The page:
Building homegrown leaders and entrepreneurs in the heartland
Central Illinois Connection is convinced ‘small towns really are the best places to live’
The final year of high school is an exciting time for students heading out into the world to pave their own path.
While those teens ponder their post-secondary, gap year and everything-in-between options, the Central Illinois Connection has another way to prepare students for life after graduation.
The program, in conjunction with Boys & Girls Club of Livingston County, is called Building Future Leaders and Entrepreneurs. In four short weeks, youths gain the tools needed to work, live and succeed in their hometowns. The mutually beneficial program matches students with businesses in need of extra hands and, after a matched paid internship, sets them up for success to secure regular employment.
And best of all—Building Future Leaders addresses the growing concern of youth departing for big-city life by encouraging them to set down roots in their hometown.
“Rural communities have a tough time staying alive,” says Lillian Rathbun, marketing director for Central Illinois Connection. “We are passionate in our belief that small towns really are the best places to live, and this program helps students build essential work skills while encouraging them to consider business and entrepreneurship in our rural areas.”
Last year’s pilot program saw nine students aged 13 to 18 participate in the Building Future Leaders program, of whom all but one of the “of-age” students were able to secure part-time employment afterward.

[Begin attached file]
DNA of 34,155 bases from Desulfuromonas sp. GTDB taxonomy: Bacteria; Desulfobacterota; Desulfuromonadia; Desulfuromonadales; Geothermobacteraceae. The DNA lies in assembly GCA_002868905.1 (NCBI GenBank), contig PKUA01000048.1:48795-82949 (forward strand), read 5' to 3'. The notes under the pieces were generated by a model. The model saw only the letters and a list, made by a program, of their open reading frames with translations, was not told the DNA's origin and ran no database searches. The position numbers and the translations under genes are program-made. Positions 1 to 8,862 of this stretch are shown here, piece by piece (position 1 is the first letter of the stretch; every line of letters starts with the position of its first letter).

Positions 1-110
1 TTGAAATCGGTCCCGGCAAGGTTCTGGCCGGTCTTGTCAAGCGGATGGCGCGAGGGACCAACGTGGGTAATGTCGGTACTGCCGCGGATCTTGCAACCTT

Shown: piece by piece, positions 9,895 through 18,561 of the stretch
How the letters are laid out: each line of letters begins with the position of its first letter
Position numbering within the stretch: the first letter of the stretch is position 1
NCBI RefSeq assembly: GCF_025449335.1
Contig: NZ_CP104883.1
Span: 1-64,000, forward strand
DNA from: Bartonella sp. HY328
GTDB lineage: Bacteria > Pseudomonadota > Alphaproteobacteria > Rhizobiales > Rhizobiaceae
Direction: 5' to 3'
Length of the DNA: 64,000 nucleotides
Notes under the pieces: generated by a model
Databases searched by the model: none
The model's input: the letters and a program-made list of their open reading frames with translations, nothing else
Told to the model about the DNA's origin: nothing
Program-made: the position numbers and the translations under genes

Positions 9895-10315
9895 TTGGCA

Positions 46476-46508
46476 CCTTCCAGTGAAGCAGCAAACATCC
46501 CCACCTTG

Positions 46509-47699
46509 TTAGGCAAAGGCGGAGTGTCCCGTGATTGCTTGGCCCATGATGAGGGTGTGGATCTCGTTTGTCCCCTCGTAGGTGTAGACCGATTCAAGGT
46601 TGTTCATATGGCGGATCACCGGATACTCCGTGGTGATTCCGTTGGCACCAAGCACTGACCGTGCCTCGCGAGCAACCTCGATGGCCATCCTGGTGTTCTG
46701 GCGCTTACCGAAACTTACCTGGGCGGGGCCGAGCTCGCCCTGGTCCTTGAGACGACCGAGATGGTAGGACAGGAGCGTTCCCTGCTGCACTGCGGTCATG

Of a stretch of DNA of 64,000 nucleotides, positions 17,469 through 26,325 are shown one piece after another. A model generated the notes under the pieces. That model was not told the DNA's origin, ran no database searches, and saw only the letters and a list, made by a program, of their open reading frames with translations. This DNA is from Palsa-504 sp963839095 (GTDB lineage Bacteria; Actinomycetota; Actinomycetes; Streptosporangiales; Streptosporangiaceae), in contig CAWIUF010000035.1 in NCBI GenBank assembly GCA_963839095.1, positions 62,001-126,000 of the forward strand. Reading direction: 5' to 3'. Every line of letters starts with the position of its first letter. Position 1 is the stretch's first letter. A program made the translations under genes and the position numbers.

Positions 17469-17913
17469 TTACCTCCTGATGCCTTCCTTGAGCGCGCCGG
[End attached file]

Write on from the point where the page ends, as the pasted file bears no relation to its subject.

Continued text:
This year, the organization is setting its sights higher.
“We are hoping for 20 student participants, and we’ll do our best to match them with an employer that satisfies their goals and interests,” says Rathbun.
As part of our commitment to improving the quality of life in the communities where we operate, Enbridge gave $5,000 this year to Central Illinois Connection. This funding continues our support from 2019 to help the Building Future Leaders and Entrepreneurs maintain employment opportunities, as well as train students and help to identify career interests.
Though the Building Future Leaders program is just reaching its second year, the Central Illinois Connection is an established organization housed by a gathering space for families and visitors alike in Chatsworth, IL.
This gathering space, called the Central Illinois Connection Center, is rich in culture and history—the building itself is a restored printing press. Here, visitors can enjoy interactive displays, weekly activities and traveling art that celebrates the neighboring small towns. The center is sizable too, fitting around 150 between both floors.
“The center plays a major role in publicizing our small towns and helping to raise funds,” says Rathbun. “Even just walking into the center, every Central Illinois community is named on the wallpaper in our building – people will see themselves represented when they walk through the door.”
With the Building Future Leaders program ramping up in June, Central Illinois Connection hopes that young people will take heed of the opportunity and tranquility offered in their scenic hometowns.
“Without the program, we would miss getting in front of a group of young people with an extreme amount of potential.”
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